- Online readers like to skip and skim. 79% of them only scan the page, and they tend to read in an "F" shape pattern (skimming the top, then hugging the left margin, rarely following ideas through to their end). In books, readers expect to see long paragraphs, but eye-tracking studies show that today's online readers might completely ignore a large block of text. They spend almost 70% of their time viewing the left half of the page and only 30% on the right. In fact, on average, online readers will only read about 20% of the text on any given page, according to a 2008 Nielsen study.
- They're mobile. On HubPages, about 65-75% of visitors are reading on their cellphones, 20-25% on desktop, and 5-10% via tablet. Back in the good ole days, readers were more like sitting ducks (picture them lounging on cushy sofas with plenty of time). But today, they're reading on the fly, and trying to capture their interest is like trying to hit a moving target. Whether they're commuting, standing in line, juggling grocery bags, or jogging on a treadmill, they're sure to be interrupted.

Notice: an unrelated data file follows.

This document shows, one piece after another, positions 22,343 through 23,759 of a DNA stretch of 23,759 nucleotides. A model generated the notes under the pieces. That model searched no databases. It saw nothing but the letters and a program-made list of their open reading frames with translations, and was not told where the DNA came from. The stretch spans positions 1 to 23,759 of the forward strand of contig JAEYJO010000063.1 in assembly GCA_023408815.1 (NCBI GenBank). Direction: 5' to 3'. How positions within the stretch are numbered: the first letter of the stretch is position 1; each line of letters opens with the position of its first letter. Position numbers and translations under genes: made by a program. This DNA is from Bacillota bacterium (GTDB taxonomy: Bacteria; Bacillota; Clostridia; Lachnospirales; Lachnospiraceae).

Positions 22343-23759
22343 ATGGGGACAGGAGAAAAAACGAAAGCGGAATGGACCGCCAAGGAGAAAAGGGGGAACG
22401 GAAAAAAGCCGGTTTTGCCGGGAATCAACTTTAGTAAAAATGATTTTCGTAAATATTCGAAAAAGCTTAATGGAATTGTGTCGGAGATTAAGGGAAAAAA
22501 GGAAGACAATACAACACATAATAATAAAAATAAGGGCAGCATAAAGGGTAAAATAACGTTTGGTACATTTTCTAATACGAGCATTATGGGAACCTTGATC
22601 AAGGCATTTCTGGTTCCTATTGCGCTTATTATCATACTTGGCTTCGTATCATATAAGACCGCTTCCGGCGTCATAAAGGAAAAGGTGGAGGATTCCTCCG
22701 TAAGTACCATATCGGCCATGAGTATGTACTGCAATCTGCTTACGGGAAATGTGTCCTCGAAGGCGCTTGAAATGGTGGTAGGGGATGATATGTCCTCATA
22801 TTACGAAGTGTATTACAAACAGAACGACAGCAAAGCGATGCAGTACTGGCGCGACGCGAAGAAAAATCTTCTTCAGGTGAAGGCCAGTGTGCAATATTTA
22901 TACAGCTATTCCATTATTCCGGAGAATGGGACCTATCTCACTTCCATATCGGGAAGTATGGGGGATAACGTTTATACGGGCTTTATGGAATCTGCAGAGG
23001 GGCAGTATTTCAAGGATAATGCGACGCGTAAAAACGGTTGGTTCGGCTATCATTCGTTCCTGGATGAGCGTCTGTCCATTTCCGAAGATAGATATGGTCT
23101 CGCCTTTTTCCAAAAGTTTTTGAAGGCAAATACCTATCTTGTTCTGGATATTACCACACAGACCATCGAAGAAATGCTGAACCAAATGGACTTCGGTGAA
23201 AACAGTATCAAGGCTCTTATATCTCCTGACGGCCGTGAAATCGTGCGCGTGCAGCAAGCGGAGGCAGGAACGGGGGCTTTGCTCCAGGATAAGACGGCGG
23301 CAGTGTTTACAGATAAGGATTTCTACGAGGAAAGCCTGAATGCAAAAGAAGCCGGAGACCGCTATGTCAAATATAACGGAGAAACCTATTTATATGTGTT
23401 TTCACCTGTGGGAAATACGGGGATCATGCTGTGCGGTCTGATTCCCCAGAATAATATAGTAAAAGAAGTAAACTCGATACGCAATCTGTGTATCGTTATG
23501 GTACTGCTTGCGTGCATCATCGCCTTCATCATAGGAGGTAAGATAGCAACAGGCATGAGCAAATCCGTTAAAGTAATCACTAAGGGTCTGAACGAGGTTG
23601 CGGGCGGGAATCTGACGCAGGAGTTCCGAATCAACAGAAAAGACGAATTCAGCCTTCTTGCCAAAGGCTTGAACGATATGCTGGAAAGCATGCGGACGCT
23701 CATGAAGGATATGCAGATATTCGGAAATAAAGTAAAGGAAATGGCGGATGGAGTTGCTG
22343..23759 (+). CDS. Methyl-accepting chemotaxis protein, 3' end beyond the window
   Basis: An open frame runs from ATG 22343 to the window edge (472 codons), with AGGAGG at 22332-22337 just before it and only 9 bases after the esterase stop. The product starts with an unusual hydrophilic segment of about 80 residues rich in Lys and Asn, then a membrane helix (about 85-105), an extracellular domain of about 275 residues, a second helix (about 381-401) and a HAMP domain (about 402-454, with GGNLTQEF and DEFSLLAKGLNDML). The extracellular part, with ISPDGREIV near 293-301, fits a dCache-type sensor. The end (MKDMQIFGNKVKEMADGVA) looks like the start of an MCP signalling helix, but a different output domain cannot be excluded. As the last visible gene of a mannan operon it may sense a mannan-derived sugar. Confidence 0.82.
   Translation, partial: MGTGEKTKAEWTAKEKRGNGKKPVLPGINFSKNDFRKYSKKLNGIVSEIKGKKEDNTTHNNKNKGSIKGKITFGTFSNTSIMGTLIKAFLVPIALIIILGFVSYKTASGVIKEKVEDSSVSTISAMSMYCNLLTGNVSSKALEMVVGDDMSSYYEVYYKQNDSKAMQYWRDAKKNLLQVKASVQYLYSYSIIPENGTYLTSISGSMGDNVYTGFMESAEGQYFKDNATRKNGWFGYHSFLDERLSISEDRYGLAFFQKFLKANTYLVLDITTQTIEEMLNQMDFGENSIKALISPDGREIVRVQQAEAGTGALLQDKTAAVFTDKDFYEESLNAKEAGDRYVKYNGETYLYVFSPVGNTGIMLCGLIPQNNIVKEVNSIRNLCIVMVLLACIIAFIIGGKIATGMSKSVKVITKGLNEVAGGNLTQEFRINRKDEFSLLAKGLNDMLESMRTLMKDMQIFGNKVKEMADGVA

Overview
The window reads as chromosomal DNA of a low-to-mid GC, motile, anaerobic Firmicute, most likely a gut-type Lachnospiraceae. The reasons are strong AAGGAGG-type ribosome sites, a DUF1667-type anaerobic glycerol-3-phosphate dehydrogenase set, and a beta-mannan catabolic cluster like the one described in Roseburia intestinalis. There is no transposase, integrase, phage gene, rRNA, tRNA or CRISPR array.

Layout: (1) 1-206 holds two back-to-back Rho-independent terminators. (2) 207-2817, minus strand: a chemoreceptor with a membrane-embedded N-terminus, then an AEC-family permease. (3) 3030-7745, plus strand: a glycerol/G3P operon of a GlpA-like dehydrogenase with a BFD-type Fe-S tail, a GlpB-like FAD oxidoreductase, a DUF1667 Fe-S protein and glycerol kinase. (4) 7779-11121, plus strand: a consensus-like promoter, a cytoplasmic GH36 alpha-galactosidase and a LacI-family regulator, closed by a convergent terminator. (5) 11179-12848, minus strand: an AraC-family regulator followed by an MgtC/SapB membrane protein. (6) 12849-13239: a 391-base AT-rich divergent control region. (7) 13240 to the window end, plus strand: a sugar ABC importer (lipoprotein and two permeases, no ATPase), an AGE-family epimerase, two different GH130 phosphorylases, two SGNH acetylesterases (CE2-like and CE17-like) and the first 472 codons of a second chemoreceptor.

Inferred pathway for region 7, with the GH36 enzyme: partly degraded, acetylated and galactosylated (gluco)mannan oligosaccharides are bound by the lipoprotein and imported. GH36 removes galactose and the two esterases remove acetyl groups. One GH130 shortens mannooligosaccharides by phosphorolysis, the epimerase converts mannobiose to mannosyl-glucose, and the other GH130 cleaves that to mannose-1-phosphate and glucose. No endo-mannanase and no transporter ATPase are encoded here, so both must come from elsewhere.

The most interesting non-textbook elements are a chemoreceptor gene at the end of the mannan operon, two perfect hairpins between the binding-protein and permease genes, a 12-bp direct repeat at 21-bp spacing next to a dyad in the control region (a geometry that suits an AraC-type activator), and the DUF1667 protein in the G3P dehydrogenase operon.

- Mobile readers are multitasking and easily distracted. Possibly because they're out in the world or perhaps because that cell phone screen isn't big enough to compete with the wide open vista they're walking through, it's hard to hold an online reader's interest. Even if you manage to get them focused on the screen, what can you do about those blinking advertisements that beckon and coo from the sidebar and those links that take them somewhere else?
- They're visual connoisseurs. Online readers are accustomed to a superb aesthetic experience. They love pictures and use visual cues to determine the professionalism, trustworthiness, and expertise of the article as a whole. They always judge a book by its cover.
- They read pixels more slowly than ink. When reading traditional long-form texts like novels on their Kindles or iPads, online readers read screens 20-30% more slowly than paper.
What Do Online Readers Want to Read?
The short answer: Readers want content that answers their search query quickly and completely, in an engaging and direct manner, with appealing visual elements that help them understand.
How Can You Capture and Hold an Online Reader's Attention?
- Your title (or headline) is the single most important sentence, so make it matter. Your title defines the subject and sets the tone. Not only is it the first thing readers read, but it's also standing next to all the other titles on SERP, hoping to stand out. Take time to make sure it encapsulates your subject matter as fully as possible in a natural, conversational, catchy, appealing, and informative manner. Writing yet another Top 10 List might not be the best idea. Corey Wainwright has some good pointers here.